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  • Mirna Wabi-Sabi

The Inefficiencies of Democracy and Police Operations in Favelas

Updated: Aug 19, 2022

Originally published at
Photos by Fabio Teixeira. July 21st, Alemão Complex.
To Instrumentalize [Verb]: to give instruments or conditions for something to happen.
Instrumental [Noun]: which serves as an instrument; which helps the action.

There has been another massacre in a Brazilian favela. Nearly 20 people were killed in a shoot-out between the military police and alleged drug traffickers in a neighborhood of Rio de Janeiro called Alemão Complex. A recent report by the federal university of Niterói (UFF), financed by a German political foundation called Heinrich Böll, states that between 2007 and 2021, “17,929 operations were carried out by police in Rio de Janeiro. Of this total, 593 police operations resulted in massacres, totaling 2374 deaths.” These deaths are not inevitable, which is why the report also proposes a solution—to further develop a “democratic regime”, in order to legally limit the actions of law enforcement. This solution, however, fails to consider that, though avoidable, these casualties are not unintended, and are precisely through the democratic system that these extermination policies and impunity schemes have been put in place.

Since the 60s, Brazil has lived in a dichotomy between Military Dictatorship and Democracy. We went from a right-wing US-backed regime to a charismatic leftist party leader of a working-class background, who was oppressed by that very dictatorial regime. Now, to the astonishment of those who subscribed to this binary political approach, it was the democratic system which gave voice to and elected supporters of the dictatorship. Nowadays, believing a “stronger” democracy is the solution to police violence is like believing taller buildings is the solution to rising sea levels. Do we really want to grow a structure without addressing the foundational issues of racism, classism, and blatant disregard for human life when it doesn’t benefit capitalism?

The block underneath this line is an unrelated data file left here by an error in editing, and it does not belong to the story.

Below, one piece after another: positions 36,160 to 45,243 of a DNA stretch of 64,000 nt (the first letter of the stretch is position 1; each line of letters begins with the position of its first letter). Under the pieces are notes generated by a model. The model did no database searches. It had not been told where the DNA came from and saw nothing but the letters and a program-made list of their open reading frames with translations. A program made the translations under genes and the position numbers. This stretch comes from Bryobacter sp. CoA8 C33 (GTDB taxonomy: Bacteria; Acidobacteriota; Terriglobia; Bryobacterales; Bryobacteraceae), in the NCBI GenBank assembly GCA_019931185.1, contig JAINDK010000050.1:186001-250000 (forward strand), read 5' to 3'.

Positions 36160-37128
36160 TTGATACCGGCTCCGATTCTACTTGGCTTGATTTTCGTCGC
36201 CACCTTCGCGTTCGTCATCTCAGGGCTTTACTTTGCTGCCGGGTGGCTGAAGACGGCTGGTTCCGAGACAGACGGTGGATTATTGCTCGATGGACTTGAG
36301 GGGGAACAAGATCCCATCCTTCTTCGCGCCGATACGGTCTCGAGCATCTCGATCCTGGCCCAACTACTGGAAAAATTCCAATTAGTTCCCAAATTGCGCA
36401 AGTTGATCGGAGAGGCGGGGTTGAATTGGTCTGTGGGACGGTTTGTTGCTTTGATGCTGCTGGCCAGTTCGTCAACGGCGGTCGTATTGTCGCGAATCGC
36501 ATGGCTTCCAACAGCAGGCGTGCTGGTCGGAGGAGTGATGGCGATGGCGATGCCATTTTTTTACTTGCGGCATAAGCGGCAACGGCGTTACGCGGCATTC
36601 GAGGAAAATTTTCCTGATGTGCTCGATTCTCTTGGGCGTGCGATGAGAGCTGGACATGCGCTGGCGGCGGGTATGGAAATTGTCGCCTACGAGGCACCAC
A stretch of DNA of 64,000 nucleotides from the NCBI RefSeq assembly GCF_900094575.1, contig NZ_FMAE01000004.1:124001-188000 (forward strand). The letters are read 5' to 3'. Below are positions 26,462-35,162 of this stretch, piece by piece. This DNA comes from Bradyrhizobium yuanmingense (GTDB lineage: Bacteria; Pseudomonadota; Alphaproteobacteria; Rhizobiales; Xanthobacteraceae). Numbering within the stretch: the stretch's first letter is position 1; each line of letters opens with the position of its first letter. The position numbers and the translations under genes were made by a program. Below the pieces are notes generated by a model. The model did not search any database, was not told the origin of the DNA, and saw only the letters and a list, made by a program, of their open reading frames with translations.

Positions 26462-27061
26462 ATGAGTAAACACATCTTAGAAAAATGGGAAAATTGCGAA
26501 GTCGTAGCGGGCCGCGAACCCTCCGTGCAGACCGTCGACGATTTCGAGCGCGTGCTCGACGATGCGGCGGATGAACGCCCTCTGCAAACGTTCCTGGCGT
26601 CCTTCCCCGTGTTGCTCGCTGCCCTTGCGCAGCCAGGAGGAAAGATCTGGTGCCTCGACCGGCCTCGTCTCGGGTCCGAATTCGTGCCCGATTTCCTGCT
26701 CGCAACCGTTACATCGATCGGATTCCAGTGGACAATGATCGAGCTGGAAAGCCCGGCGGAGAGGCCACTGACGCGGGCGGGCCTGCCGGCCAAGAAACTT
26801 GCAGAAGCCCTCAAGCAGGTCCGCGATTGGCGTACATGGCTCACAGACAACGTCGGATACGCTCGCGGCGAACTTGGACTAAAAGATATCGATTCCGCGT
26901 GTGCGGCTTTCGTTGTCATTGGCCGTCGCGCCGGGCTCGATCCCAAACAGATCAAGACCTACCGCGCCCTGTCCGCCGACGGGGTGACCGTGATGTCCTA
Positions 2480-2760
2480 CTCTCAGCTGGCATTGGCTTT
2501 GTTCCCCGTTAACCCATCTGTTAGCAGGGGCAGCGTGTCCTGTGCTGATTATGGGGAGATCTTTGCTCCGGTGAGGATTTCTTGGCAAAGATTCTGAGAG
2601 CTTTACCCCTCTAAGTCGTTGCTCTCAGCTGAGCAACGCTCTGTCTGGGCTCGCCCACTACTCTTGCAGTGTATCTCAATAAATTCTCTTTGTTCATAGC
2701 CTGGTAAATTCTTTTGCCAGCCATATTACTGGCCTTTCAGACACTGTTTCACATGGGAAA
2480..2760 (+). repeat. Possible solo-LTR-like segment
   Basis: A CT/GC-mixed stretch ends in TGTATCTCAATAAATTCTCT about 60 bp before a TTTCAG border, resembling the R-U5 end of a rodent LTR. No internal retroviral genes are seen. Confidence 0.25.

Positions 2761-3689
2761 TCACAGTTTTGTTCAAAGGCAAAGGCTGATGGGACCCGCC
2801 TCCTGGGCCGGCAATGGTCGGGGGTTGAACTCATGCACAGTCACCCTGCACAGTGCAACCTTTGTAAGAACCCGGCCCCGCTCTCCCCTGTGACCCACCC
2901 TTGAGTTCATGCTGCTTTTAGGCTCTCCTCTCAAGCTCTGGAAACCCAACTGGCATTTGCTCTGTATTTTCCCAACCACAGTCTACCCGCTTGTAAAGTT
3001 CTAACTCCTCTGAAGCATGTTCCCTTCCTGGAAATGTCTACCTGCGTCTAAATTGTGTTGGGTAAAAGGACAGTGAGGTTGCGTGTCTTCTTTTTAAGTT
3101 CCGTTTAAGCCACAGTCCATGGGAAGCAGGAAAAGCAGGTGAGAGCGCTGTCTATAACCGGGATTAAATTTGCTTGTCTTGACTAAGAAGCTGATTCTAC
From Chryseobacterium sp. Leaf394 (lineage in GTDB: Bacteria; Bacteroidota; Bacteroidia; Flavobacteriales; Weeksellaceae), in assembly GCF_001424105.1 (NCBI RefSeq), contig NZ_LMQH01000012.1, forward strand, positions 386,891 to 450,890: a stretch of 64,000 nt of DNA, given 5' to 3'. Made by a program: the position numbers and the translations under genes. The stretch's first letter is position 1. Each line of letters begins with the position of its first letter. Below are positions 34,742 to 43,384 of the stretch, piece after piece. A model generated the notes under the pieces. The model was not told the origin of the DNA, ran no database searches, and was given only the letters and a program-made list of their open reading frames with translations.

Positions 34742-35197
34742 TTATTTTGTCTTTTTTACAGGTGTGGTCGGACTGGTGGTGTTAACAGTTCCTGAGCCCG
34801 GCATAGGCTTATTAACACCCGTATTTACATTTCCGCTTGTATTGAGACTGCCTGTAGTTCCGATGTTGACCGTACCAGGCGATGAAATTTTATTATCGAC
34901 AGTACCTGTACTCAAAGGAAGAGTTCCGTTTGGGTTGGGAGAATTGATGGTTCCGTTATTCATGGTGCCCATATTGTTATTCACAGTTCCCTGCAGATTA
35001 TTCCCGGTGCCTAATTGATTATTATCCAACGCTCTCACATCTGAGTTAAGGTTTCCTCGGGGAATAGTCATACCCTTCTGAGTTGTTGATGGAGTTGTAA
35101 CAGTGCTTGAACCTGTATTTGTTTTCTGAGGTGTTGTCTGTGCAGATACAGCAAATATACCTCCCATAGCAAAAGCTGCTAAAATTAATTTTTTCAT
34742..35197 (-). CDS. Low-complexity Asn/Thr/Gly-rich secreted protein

The inefficiencies of Democracy have been discussed since its inception in Ancient Greece. And it would also be safe to say that the philosophical exercise around “democracy” has been a Western endeavor. One of my favorite quotes about this is, "the safest general characterization of the European philosophical tradition is that it consists of a series of footnotes to Plato" (Alfred North Whitehead in Process and Reality). These endless footnotes are an enduring effort to put European values, such as Democracy, at the forefront of any reading of the human condition.

In academia, to speak of philosophy is really to refer to a specific group of thinkers, from a specific era—white men from the 19th century. Of the demographic of thinkers which are best equipped to theorize about the sociopolitical conditions favela residents are subjected to, these 19-century-European men are towards the bottom of the list. And the reality is that the demographic which is at the top of this list is exactly the one ending up in body-bags, victim to police violence. This is not by coincidence.